The North American Vasa: A Great Weekend for XC Skiers!

OK, just so everybody knows, none of these guys is me....
 OK, just so everybody knows, none of these guys is me….


 Man, what a perfect skiing weekend we just had. Every weekend I think it can’t possible get better (except for that slushy rainy New Year’s weekend) but then the combination of snow, temperature and atmosphere just gets better. For the first time in a while, I left the snowshoes behind and got out on the cross-country trails by the Old Mission Lighthouse with my skinny-skis.

 I meant to go out for an hour, but I ended up taking two, listening to a little Bruckner (the fourth and fifth symphonies) on the old IPod. There’d been almost no wind, so the pines and spruces and hemlocks were all dusted with fresh snow, and there was enough new stuff on the trail to give me a decent amount of traction. The experience got me thinking about how you can forget about something you really enjoy if you neglect it for too long.

 Which brings me to the subject of the North American Vasa, one of Traverse City’s great winter events – a massive cross-country ski race that’s been going on for the past 35 years, bringing hundred of skiers to the Traverse City area in mid-February. (This year’s Vasa Festival of Races will be held Feb. 11-13.) In recent years, a lot of new events have been added the area’s February lineup – the Cherry Capital Winter Wow!Fest, the Traverse City Comedy Arts Festival, the Traverse City Winter Microbrew & Music Festival all come to mind – but the Vasa is still the king.

 More than most events, I think the Vasa plays to who and what we are as a community. Not just because it’s out in the snow, but because the people who organize the race have really worked hard to make it an event that every skier can enjoy – not just the hard-core competitive skier. Even though it’s been chosen to host the 2012 American Cross Country Marathon National Masters – a major coup in the ski racing world – most of the folks who compete each year are not professional racers.

 The main Saturday race, which features 12K, 27K and 50K loops, in either freestyle or classic styles, is one of 14 U.S. events listed in the prestigious American Ski Marathon Series, where most of the nation’s elite and professional ski racers compete. Sunday’s 16K traditional-style race, the Gran Travers Classic, is an equally prestigious event for old-school Nordic skiers, and one of the events in the Michigan Cup classic race series. But over the past decade, race organizers have added a wide range of other events for skiers of all shapes, ages and skill levels: 1K sprints for preschoolers, 3K freestyle and classic events for older youths, and even noncompetitive tours for those who prefer to enjoy winter’s natural beauty at a more leisurely pace.

And after all,  there’s a lot of beauty to appreciate. The Vasa is held on a beautifully crafted trail that winds through the dense pines and hardwoods of Michigan’s Pere Marquette State Forest, just east of Traverse City. Since 2005, the start and finish lines have been at the Timber Ridge RV and Recreation Resort, whose trails connect to the main Vasa system.  Hundreds of spectators come to watch the race and enjoy the festivities that surround it. Over the past three decades, the Vasa has become a treasured part of winter life in Traverse City.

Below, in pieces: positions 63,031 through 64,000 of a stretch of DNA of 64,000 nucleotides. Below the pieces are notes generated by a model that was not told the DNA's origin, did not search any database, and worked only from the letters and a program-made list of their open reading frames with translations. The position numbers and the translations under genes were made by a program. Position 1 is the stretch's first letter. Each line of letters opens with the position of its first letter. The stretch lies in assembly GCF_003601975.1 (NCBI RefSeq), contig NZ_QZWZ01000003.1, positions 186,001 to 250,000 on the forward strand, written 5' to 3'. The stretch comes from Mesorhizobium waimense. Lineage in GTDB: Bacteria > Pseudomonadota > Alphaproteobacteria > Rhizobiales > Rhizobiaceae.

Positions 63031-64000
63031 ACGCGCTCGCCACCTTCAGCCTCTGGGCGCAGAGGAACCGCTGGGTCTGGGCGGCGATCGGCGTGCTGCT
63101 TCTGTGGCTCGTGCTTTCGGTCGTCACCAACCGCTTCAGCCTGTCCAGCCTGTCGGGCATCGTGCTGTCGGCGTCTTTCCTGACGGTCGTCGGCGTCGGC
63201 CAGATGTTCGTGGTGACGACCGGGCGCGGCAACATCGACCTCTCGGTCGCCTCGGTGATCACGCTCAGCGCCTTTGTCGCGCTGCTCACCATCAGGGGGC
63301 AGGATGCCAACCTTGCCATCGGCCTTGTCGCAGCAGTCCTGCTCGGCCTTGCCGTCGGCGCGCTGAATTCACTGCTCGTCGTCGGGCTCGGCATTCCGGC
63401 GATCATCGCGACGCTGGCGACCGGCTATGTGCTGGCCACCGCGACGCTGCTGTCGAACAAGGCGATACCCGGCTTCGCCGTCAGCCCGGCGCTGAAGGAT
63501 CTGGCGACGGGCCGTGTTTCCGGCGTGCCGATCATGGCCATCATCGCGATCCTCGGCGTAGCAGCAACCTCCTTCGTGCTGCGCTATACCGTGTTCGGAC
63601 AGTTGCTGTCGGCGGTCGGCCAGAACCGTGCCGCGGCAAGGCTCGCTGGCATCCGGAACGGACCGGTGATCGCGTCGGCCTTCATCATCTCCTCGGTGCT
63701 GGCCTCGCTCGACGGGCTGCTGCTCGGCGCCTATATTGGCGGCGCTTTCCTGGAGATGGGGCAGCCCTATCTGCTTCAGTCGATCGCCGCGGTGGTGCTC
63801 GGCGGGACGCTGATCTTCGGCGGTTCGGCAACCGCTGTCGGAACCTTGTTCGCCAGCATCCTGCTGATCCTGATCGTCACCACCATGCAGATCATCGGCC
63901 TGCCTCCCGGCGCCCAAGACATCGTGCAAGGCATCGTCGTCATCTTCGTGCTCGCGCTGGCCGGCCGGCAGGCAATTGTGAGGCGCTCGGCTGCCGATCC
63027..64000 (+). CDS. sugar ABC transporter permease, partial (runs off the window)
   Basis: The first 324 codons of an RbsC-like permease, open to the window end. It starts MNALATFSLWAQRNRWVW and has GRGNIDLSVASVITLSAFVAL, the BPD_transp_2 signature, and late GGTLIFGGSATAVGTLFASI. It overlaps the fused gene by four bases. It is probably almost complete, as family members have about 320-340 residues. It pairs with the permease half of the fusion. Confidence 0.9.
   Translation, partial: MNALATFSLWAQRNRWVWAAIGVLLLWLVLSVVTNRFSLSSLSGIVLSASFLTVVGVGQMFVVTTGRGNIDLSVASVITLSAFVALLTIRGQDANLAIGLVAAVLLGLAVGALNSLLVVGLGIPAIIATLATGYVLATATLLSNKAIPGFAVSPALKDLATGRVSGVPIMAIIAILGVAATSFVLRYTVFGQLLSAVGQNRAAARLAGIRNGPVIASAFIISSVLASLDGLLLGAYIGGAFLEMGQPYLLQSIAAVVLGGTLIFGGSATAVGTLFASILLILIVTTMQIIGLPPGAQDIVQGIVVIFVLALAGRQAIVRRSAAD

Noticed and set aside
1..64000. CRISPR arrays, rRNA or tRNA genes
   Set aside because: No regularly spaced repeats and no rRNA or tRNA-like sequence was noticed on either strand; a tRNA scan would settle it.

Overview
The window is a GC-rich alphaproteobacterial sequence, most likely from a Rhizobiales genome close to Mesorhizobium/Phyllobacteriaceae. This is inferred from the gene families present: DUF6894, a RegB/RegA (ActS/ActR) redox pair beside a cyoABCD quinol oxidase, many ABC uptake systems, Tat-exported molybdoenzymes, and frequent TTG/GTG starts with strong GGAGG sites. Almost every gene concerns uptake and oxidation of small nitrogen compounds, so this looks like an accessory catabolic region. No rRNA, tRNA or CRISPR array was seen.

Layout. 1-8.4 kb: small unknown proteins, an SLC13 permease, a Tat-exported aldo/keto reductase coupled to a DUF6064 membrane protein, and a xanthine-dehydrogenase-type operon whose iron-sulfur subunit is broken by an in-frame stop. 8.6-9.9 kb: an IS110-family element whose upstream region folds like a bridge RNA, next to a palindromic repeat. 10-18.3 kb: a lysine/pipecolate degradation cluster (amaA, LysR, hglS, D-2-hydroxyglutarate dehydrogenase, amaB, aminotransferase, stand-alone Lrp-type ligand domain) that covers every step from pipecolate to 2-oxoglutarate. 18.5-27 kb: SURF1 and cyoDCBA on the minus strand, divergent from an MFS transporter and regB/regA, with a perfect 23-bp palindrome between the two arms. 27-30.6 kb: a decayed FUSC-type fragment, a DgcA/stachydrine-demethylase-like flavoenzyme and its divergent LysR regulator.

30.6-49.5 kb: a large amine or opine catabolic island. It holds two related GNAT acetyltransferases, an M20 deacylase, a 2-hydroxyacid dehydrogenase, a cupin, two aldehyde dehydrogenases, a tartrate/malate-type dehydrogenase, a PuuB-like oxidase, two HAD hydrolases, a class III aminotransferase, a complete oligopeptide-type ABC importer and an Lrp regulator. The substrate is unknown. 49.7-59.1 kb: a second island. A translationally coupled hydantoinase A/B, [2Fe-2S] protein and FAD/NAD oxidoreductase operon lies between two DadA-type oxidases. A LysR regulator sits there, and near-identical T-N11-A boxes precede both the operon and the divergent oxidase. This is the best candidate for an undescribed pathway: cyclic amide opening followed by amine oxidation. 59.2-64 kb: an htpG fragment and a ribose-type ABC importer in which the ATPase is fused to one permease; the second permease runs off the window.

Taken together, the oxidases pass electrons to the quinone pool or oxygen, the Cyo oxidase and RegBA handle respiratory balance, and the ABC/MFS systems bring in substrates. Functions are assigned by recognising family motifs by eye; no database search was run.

Want to find out more about the Vasa? Here’s their web link and here’s their Facebook page:!/pages/North-American-Vasa/135050486535054

The Vasa may be Traverse City’s best-known winter event, but it is by no means the only one. The dense forests, towering hills and stunning shoreline views that make this a favorite summer resort area also lure thousands of visitors here each winter for skiing, snowshoeing, snowmobiling and other cold-weather sports.  On Feb. 5, for instance, yet another major Nordic ski race is held a few miles to the north in the  village of Mancelona, near the Shanty Creek Resort & Club, known as the White Pine Stampede, it, too, is celebrating its 35th anniversary this year. To learn more about them, go to

About mikelovestc

These days, I’m the media relations guy for the Traverse City Convention & Visitors Bureau, but before that I spent 25 years as a reporter and columnist at the Traverse City Record-Eagle, a job that frequently took me out into the most remote backroads, forests, beaches and islands of the beautiful Grand Traverse Region. My strategy was pretty simple — just drive, paddle, ski or walk until you’re certain you’re lost, and then find somebody to talk to. It was a great job! I never intended to live in Traverse City. I grew up in Grand Rapids, spent four years in the Coast Guard in places like Miami Beach, Monterey and San Francisco, and when I finally graduated from college I took a summer job at the Miami Herald. To my surprise, I discovered I didn’t like the tropics nearly as much as I thought I would — and when the Record-Eagle offered me a job I took it, figuring I’d put in a year or two and head off to someplace like Seattle or Portland. What I discovered very quickly is that this place gets to you in a variety of unexpected ways. The beaches here are as lovely as anyplace else I’ve ever been, the weather is mild all year round — warm enough for swimming in September and cold enough for skiing in December — and just about the time you’re getting tired of one season you get another one every bit as pleasant. The people are laid-back and friendly, the music and arts scene is awesome, and the place still hasn’t gotten so sophisticated that a guy like me feels out of place.
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